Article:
Learners and employers should “expect nothing less” than an apprenticeships system that works for them, a leading civil servant has said.
David Hill, director of apprenticeships at the Department for Education, told delegates at The Skills Summit in central London today that he felt a quality apprenticeships offer would give learners “an opportunity to progress and succeed” with high quality learning, and provide employers with “a system that delivers everything they need”.
Mr Hill said: “So what does success look like…I think it looks like the right outcomes for employers and the economy and the right outcomes for apprentices. The reforms are ambitious because those two groups expect nothing less than a system that delivers everything they need from it. For apprentices themselves, it’s about high quality apprenticeships available in occupations that matter to them and fundamentally an apprenticeship that offers an opportunity to progress and succeed with high quality learning. And for those who are newer employees, a real job in which they can make their way in the world of work.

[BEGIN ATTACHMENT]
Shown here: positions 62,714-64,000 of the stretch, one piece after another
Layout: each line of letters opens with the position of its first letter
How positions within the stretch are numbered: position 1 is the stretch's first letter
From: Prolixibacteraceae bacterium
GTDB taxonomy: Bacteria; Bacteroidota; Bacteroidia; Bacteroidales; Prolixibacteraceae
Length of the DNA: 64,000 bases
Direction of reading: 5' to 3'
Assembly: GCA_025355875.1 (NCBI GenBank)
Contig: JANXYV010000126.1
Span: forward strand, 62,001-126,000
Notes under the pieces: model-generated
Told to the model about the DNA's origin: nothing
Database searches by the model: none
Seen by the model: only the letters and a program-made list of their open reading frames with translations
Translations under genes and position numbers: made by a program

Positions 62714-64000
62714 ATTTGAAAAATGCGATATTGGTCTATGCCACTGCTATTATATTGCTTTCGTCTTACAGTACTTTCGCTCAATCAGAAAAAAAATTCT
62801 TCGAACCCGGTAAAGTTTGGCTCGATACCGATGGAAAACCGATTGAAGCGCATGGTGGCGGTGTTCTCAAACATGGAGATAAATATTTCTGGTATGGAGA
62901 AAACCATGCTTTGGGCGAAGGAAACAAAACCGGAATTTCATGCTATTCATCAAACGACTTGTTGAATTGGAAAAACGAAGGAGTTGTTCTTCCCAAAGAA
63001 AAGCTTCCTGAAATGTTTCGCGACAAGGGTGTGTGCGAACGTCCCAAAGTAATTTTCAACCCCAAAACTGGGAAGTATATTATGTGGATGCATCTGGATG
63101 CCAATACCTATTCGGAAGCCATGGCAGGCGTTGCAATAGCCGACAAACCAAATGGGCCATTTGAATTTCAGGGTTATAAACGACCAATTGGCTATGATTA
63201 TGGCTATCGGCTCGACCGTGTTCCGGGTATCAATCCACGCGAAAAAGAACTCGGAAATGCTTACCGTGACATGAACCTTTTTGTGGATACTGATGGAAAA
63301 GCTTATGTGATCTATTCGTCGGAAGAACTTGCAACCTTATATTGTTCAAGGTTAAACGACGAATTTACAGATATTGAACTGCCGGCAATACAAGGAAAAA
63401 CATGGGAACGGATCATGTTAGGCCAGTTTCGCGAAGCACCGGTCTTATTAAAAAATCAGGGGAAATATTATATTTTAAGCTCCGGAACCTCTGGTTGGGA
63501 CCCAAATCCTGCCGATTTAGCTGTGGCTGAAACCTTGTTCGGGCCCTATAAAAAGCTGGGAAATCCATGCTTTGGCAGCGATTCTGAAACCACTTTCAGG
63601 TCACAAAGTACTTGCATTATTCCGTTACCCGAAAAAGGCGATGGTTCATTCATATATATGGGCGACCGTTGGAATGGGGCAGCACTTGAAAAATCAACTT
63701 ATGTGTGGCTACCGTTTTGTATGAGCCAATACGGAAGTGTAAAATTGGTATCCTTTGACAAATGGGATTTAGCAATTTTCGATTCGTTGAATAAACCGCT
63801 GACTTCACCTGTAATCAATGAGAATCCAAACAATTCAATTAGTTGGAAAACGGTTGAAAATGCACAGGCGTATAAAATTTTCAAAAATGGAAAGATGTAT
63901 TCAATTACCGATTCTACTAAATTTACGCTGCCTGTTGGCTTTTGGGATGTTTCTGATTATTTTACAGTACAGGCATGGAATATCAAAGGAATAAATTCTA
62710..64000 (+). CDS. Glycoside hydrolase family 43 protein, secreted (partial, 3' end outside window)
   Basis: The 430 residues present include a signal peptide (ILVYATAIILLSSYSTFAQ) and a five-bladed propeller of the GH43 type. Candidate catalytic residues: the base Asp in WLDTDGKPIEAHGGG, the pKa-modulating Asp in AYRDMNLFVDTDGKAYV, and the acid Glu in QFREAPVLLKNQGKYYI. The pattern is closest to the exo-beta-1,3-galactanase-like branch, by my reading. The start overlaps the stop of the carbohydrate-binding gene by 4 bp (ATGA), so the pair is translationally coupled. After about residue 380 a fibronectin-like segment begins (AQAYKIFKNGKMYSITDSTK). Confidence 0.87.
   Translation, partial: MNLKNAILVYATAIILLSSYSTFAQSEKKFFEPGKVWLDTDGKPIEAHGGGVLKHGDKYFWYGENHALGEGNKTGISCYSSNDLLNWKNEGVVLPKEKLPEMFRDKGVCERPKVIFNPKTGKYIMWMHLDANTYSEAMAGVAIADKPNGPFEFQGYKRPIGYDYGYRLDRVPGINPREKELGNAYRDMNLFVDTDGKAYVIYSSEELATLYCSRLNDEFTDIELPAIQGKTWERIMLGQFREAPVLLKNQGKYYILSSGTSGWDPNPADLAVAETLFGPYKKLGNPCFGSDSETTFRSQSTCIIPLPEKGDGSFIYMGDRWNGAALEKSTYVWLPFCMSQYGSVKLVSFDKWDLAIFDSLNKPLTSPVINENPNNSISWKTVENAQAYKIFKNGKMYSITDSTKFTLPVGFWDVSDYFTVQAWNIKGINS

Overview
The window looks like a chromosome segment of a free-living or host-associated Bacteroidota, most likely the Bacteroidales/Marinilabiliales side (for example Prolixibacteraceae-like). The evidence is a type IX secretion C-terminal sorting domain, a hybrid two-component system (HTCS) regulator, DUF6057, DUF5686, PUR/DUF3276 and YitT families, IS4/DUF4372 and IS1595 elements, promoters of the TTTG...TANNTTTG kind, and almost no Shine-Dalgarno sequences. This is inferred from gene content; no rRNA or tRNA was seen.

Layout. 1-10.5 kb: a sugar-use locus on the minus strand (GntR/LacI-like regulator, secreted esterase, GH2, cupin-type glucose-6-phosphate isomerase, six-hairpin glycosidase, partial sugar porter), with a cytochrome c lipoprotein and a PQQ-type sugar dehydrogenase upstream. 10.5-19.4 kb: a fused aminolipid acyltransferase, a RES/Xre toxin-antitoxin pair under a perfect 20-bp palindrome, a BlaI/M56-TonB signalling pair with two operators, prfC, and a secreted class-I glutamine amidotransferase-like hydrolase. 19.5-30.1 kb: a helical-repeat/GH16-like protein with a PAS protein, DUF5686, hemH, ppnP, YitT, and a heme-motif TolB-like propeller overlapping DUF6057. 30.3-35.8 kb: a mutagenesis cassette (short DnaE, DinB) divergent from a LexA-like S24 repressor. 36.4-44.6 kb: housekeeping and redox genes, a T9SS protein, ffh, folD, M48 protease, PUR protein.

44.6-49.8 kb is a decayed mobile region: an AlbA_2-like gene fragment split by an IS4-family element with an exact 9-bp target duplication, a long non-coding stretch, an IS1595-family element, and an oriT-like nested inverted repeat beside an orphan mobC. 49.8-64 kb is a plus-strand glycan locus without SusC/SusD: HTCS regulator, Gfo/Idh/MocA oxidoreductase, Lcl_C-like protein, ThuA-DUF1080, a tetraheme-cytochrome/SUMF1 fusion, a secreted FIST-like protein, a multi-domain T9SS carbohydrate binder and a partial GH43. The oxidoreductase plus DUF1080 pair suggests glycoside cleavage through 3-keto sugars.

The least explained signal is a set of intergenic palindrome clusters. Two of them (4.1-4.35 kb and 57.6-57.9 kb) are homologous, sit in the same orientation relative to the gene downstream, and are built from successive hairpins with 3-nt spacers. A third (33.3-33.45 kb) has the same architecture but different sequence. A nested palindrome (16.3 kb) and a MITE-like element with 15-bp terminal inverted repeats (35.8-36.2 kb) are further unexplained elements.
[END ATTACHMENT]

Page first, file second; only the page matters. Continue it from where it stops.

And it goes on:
“So to be successful we need to make sure that the programme works for [people] regardless of whether they’re men, or women, or [from] black and minority ethnic groups, [or] have a particular learning difficulty or disability, or are facing the challenges created by deprivation. And it’s a key objective of the government to enable all of those groups to aspire to the best that apprenticeships have to offer."
‘New and better options’
Earlier in the session, Mr Hill said that improving skills “was at the heart” of the government’s industrial strategy, and that government was committed to building a system of technical education which “provides new and better options” for young people.
“Improving skills is right at the heart of the government’s emerging industrial strategy,” Mr Hill said. “You’ll have [a] sense [of that in] the [government's] recent green paper...[It] signals the government’s commitment to building a strong system of technical education which benefits the half of young people who don’t go to university, and [that] also provides new and better options for those already in the workforce.”